Mr Zennström, who has just turned 40, is known for developing disruptive technologies. He and Mr Friis created Kazaa, the software that enabled millions to share copyrighted music illegally over the internet and brought litigation down on their heads.
What set him on this path? The son of teachers in Uppsala, he denies being a radical. But as a consumer he dislikes overweening corporate power. “It’s everyone’s obligation to fight against monopolies and also companies that provide bad services,” he says.
After doing two degrees at once in engineering and business, he gained experience as a manager and business developer at the fast-growing Tele2, which he describes enthusiastically as the first European telecoms company to challenge an incumbent in an open market.
There he hired Mr Friis, a “brilliant” young Dane with little formal schooling but an intuitive capacity for unconventional business models, and the two have worked closely ever since.
Mr Zennström is a natural leader, according to Howard Hartenbaum, who tracked him down and became Skype’s first investor when venture capitalists in Europe “wouldn’t touch him with a 10ft pole” because of the entertainment industry’s litigation over Kazaa and post-dotcom wariness.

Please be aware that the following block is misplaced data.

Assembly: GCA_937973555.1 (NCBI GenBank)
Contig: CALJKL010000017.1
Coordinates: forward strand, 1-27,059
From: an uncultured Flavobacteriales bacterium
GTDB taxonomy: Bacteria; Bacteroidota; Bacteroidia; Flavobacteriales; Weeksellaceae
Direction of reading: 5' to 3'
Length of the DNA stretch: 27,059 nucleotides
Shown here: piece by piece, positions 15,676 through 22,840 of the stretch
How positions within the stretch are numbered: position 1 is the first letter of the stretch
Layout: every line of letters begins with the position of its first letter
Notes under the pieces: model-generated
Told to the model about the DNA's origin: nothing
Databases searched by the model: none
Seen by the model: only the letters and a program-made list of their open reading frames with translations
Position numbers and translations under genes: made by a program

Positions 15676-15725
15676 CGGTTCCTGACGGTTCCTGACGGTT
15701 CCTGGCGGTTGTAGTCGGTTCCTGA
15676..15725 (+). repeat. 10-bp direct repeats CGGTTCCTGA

Mr Hartenbaum, now a partner at Draper Richards, a west coast venture capital firm, recalls being “sucked into” Mr Zennström’s vision. “I was tempted to leave venture capital and just follow him. I probably should have because I would have owned more stock. But I bought enough.”
Unlike most companies, Skype makes no money from the majority of its customers, who use its free downloadable software to make calls from their computers. Its revenues – $60m last year, with a target of $200m this year – come from the small minority who pay to make and receive calls to and from landlines and mobiles (SkypeOut and SkypeIn), and services such as voicemail and personal ring tones.
Mr Zennström bristles at any suggestion of an Ebay “takeover”. Skype still has its own strategy, budgets, culture and brands, while taking advantage of synergies with Ebay, he says. “One of the important things for us, but also one of the great things with Ebay, is that we wanted to make sure that we could merge with a bigger company but that Skype stays as one company. Meg [Whitman, Ebay’s chief executive] said: ‘Take advantage of the resources we have, but we’re not going to tell you what to do because you’re the best in the world to run your own business.’ ”